One thing I have to note is how the little details really move the story along. I was stupid to be watching this movie while the TV was on. The film requires your full attention. It seems like a tall order, but I think the two hours are worth it. It’s not really about the other aspects, but mostly the expressions on their faces. So minute, but full of impact. Some movies depend on dialogue, or music, or setting to carry the story along. But in this movie, it was all about the characters themselves. What they do with their fists, what they say with their smiles, gives more meaning than the muddy words that slip out of their mouths.
From that, I would like to give my full appreciation to the actors who really delivered in their performances. Even though most of them are rookies with only a couple or three movies under their newly worn belts, their portrayal of the characters are just great. Lee Je-hoon, who swept most newcomer awards last year, is definitely the one running away with the grand prize. His performance as the boy who masks his insecurities with his fists is just perfect. It feels real. Simple as that. I would imagine if this character goes to another actor, it might be overdone and he would become just a flat-out jerk. Not that Ki-tae is not a jerk, but Lee Je-hoon still conveyed the hurt and pity the character deserves. Park Jung-min and Seo Jun-young both also deserve a round of applause. Their characters tried to understand Ki-tae, tried to find out the real truth behind him, tried to support him, tried to make amends with him, but they were also trying to come on their own terms. As a trio, they also provided a lot of great chemistry, whether as seemingly best friends or the worst of enemies.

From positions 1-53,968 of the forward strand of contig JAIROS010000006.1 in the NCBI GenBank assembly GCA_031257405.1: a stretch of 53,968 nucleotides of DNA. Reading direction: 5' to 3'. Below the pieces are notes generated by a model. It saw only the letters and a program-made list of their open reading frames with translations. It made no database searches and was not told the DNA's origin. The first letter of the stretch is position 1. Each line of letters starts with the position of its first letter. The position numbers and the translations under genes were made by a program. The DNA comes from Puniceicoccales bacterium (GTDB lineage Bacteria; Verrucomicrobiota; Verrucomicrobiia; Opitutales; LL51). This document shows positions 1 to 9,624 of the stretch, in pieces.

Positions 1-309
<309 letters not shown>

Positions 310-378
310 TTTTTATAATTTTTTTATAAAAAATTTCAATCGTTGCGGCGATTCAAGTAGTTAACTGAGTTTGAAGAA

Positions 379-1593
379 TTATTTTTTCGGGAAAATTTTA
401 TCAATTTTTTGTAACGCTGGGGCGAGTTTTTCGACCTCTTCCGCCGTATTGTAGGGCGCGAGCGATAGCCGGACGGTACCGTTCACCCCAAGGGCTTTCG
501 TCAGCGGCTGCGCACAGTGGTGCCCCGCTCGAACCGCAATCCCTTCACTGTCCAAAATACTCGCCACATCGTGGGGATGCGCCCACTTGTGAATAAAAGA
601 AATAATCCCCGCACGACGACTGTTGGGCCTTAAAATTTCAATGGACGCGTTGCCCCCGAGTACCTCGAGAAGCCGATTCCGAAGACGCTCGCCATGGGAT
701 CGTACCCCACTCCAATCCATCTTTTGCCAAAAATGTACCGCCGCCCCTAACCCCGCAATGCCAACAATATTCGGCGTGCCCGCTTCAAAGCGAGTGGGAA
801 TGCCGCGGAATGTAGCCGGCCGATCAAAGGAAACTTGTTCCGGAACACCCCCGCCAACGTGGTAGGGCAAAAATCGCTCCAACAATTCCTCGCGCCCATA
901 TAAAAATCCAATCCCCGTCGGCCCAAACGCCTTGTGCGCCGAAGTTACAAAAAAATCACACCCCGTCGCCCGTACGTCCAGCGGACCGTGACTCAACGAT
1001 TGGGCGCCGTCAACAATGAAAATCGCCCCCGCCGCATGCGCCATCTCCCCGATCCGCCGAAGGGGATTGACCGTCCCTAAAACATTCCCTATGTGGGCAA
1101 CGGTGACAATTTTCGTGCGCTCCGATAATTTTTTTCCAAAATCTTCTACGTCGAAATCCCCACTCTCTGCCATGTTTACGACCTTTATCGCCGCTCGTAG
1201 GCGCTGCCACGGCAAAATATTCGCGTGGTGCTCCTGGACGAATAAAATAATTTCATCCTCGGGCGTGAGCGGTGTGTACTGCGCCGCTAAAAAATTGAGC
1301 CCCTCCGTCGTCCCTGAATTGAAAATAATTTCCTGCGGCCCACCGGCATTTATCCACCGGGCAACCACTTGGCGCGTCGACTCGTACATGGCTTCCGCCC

I love it when after I watch a movie, I just couldn’t stop thinking about it. Whether thinking about the movie itself, or reflecting that movie upon myself. I think this movie really did its job in making me feel satisfied. There were so many things that made me think. Are my friends true? What do they really mean to me? Will they have my backs during my worse? Are boys really that aggressive? Are teenagers that emotionally impulsive? Do Koreans really smoke that much? The last one isn’t that important to answer, but the others really makes you think back to yourself. I think it’s a lot more difficult watching this as an adolescent because I’m still going through this. The harsh reality that is your teens is still carried on my back today. I’m still finding out who I really am, who I want to be, who I want to be with. And just thinking about the possibility of my friends turning their backs on me is just horrifying. I could only imagine what Ki-tae would be feeling. The fact that the only things he could lean on were the people he calls his friends. The fact that they left him must be devastating.
The moral of the story is that friends can be one of the most important things in anyone’s life. They’re your rock, your escape when other things just don’t go into place. Through Ki-tae, Hee-joon, and Dong-yoon, we find out the ups and downs in a friendship, how each of them actively take part of this relationship, and how they all respectively made this friendship come crashing down, resulting in the death of one of them. Friendship isn't only about having fun or hanging out, but it’s about trust and being able to depend on one another. Sadly, Ki-tae had to learn this the hard way. Hopefully, others can learn from this and start cherishing their friends a lot more.
Final verdict: 8.5/10
Final verdict: 8.5/10